“He will dress himself to serve, will have them recline at the table and will come and wait on them.”
In some parts of the world the day after Christmas is a holiday. The custom goes back to a time when servants, who had to work on Christmas day, were given a day to visit their families. In some accounts the day might include a role reversal in which the wealthy put on a banquet and acted as servants to their servants.
If it is hard to imagine an aristocrat keeping the water goblets full while his servants feasted, it is even harder to imagine the scene Jesus describes in this parable. A master comes home late from a wedding banquet. Instead of just slumping off to bed or ordering his servants to fix him a late night snack, this master changes into work clothes and waits on his servants.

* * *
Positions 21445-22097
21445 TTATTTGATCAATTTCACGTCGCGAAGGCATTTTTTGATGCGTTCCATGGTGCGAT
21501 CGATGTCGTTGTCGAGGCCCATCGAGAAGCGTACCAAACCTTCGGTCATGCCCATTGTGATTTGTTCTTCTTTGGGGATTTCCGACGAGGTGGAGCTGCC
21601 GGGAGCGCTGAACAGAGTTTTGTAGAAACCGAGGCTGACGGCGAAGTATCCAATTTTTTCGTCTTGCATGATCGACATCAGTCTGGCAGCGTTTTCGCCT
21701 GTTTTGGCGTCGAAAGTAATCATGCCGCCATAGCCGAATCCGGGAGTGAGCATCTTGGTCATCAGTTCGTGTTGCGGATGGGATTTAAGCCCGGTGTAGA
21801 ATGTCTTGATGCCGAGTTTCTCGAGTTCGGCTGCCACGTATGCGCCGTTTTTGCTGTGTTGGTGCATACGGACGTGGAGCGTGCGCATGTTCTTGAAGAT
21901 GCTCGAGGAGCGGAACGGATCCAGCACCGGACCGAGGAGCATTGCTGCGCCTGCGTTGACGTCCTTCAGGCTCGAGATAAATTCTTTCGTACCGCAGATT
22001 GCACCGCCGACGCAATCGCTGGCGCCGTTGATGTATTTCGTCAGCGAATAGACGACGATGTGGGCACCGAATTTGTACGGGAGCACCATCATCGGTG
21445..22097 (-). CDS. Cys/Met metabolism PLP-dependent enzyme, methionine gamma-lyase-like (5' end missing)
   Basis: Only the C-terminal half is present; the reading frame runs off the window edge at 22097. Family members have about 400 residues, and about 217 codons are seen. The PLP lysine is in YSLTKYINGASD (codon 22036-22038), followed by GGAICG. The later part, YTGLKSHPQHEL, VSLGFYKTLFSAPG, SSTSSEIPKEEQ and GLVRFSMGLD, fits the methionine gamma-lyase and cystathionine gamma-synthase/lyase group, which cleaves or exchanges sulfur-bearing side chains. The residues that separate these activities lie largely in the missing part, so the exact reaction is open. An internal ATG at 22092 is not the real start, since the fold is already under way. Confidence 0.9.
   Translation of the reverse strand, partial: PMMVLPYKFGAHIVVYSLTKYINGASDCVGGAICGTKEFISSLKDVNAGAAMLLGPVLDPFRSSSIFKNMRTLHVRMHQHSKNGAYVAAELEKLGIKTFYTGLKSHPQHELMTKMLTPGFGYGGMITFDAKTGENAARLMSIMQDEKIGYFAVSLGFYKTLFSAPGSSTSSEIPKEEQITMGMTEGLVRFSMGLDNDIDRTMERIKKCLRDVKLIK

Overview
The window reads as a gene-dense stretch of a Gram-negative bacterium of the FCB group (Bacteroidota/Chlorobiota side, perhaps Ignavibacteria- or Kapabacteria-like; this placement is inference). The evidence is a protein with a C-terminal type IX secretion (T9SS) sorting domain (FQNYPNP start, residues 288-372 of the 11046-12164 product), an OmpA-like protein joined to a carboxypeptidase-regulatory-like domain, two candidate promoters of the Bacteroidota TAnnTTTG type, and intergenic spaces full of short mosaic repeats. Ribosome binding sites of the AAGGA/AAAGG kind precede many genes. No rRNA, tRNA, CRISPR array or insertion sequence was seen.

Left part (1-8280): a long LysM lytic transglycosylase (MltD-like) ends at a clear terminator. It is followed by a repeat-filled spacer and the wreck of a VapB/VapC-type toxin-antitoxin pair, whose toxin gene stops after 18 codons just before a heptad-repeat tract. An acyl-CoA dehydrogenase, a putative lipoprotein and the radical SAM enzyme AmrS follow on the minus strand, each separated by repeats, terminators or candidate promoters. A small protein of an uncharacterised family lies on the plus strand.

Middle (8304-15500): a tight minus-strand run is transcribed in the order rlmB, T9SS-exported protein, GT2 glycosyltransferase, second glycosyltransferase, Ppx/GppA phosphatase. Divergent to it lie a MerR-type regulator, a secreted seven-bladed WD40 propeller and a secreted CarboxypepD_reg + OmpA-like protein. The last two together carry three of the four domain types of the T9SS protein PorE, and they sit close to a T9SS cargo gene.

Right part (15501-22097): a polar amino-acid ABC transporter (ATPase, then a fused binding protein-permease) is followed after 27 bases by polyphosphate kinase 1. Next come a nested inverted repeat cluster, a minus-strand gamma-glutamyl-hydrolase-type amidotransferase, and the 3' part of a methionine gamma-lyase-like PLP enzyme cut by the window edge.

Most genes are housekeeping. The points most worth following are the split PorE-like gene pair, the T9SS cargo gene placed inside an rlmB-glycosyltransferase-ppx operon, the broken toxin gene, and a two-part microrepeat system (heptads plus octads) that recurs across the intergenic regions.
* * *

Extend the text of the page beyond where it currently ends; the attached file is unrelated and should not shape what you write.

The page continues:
If that doesn’t sound strange to us, it might be because we recognize Jesus in this master. When Jesus was born, he dressed himself to serve, so to speak. Jesus demonstrated this again when he wrapped himself with a towel and washed his disciples’ feet (see John 13). And when his disciples wondered who was greatest, Jesus emphasized that he came to be among us as one who serves (Luke 22:27).
Jesus indicates that we honor him best when we dress down and serve others—and not just on the day after Christmas.
Humble Savior, we are used to getting our way, and we love to be served. Humble us, that we may look to the interests of others, not just our own, and so honor you. Amen.
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